DECATUR — Police and prosecutors in Macon County are hoping something will happen to arrest the progress of a criminal justice bill in Springfield they claim will make cops fearful of doing their jobs and make it too easy for criminals to get back on the street.
At issue is a 611-page House Bill which is being pushed by the Illinois Legislative Black Caucus as lawmakers get ready for the General Assembly’s lame-duck session scheduled to begin Friday.
The proposed new legislation, a reaction to the controversies of 2020 hallmarked by the May 25 custody death of George Floyd in Minneapolis, would radically reshape the law enforcement landscape in Illinois.
Among a raft of controversial proposals is a key change hacking away at the legal concept of “qualified immunity” which helps protect police officers and other officials from being sued while doing their jobs properly. As the law stands now, police officers can still be sued individually, but plaintiffs first have to prove their conduct was “wilful and wanton.”
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The new legislation would strip away that standard and instead states that qualified immunity would no longer work as a defense to liability.
Rep. Justin Slaughter, a Chicago Democrat who helped shape the legislation, said it represents turning feelings of protestors’ outrage into legislative action.
“We want to go from protest to progress,” he said.
Deputy Decatur Police Chief Shane Brandel said the leadership of law enforcement is happy to discuss sensible reforms, but this bill was anything but sensible.
“However, police reform, and specifically reform of qualified immunity, should be well thought out and carefully reviewed,” he said. “ It shouldn’t be snuck into a bill during a lame-duck session. That doesn’t accomplish meaningful reform. It is just reckless.”
Brandel said what officer will want to put on a uniform to protect and serve if they know they can be sued just for doing their jobs? “These officers are asked to go out and do their job every day and they are asked to make split-second decisions in high stress, rapidly evolving situations,” he added. “And what you are saying by stripping away qualified immunity is that if they make a minor mistake, they are going to be sued for that. You tell me who wants to be a police officer if that is the case?”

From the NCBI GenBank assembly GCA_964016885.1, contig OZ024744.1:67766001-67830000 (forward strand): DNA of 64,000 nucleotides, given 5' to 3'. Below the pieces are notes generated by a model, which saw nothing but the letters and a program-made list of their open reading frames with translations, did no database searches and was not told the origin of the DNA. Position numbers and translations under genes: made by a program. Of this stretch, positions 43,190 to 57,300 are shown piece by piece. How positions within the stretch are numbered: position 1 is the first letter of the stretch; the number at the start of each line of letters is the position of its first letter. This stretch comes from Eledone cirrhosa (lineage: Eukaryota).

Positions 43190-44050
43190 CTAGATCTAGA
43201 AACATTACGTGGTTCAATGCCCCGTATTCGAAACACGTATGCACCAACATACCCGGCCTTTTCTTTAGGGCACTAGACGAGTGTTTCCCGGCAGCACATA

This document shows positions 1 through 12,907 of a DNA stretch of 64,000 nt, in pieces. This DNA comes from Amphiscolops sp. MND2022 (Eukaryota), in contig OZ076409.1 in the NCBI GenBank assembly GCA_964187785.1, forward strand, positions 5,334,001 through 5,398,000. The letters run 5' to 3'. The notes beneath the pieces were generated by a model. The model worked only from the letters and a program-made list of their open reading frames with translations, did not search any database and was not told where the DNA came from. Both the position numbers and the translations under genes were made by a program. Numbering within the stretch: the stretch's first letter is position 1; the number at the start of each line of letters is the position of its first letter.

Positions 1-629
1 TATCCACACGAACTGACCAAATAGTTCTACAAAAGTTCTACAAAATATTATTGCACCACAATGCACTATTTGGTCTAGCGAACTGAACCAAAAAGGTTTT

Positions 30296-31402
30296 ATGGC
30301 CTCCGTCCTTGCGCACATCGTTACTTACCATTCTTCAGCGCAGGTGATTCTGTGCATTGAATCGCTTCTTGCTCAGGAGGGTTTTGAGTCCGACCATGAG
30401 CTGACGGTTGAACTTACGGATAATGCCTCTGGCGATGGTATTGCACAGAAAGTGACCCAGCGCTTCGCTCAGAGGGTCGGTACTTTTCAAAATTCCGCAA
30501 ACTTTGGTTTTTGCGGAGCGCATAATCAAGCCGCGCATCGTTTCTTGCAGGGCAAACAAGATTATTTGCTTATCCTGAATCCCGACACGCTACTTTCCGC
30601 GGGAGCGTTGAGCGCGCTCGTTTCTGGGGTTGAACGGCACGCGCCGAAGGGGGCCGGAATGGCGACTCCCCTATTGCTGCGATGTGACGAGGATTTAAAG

A radical overhaul that would end cash bail in the state is another area that has got police and prosecutors hoping the legislation is never released into law. And the precise wording of the legislation goes even further, rewriting the standard needed to hold a suspect in custody by citing, for example, that the courts can only detain someone who poses a threat to “specific, identifiable person or persons”.
Macon County Sheriff Tony Brown said releasing a dangerous criminal simply because you can’t name who they might hurt was ridiculous. “I think with this proposed law we are in danger of hurrying up to make a bad decision,” he added. “At the end of the day, as law enforcement professionals, we want to make sure our communities are safe, and that is what we are fighting for.”
Macon County State’s Attorney, Scott Rueter, said the way the bail law is written makes no sense at all. “So say I went out and murdered my wife, I am no longer a threat to that identifiable person because she is now dead, so there is no need to hold me in jail?” he asked.
Rueter’s views are echoed by the Illinois State’s Attorney’s Association, which said it welcomes legal reforms and says they are needed, but this bill was headed in the wrong direction.
“While criminal justice reform is warranted, this attempt to pass a 611-page bill that will fundamentally change law enforcement and the criminal justice system in a five-day lame-duck session is not the way to responsibly do so,” said Justin Hood, president of the association.
Other observers, looking in from outside the law enforcement world, do see some good in the reforms, but also significant things that trouble them. On the plus side, Jeanelle Norman, President of the Decatur branch of the NAACP, says bail reform in particular is long overdue, providing it’s done right.
She said society had to strike a careful balance between maintaining safety and locking up large numbers of people for relatively petty crimes who can’t get out because they’re too poor to pay. “And we all know there have been some disparities between African Americans versus whites when it comes to those fees to get out of jail,” she added.
Other aspects of the legislation she saw as only opening up a Pandora’s box of troubles. “I think we are treading a dangerous road if we make it easier to move towards suing policemen,” she said. “It’s difficult enough now to recruit police officers, can you imagine what would happen if we go that route? Who would want to do that job?”
Norman said police who commit abuses under the color of authority can and should be held accountable, but there are laws already in place to do that. She would rather see more resources devoted to better training of officers, which she said would be a greater public good then making it easier to sue them.
Capitol News Illinois contributed to this report.
Want a more precise definition of qualified immunity?
Deputy Decatur Police Chief Shane Brandel recommends looking at these two court decisions:
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Contact Tony Reid at (217) 421-7977. Follow him on Twitter: @TonyJReid